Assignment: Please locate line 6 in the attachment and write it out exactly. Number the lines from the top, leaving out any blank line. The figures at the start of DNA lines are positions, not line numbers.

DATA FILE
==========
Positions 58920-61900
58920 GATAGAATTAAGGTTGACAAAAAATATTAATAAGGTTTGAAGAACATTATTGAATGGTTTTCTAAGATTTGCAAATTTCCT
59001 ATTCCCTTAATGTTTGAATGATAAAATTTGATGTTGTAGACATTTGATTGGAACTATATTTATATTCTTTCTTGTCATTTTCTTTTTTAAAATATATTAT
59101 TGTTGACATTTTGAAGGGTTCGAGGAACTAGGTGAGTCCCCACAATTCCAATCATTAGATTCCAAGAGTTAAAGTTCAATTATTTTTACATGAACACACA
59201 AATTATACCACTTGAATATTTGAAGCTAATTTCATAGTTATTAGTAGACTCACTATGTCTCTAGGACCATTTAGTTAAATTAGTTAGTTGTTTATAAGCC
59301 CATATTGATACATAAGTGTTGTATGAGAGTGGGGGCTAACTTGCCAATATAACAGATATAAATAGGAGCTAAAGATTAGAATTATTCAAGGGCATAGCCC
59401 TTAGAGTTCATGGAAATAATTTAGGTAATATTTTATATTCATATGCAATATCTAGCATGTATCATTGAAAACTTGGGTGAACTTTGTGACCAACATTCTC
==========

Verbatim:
59301 CATATTGATACATAAGTGTTGTATGAGAGTGGGGGCTAACTTGCCAATATAACAGATATAAATAGGAGCTAAAGATTAGAATTATTCAAGGGCATAGCCC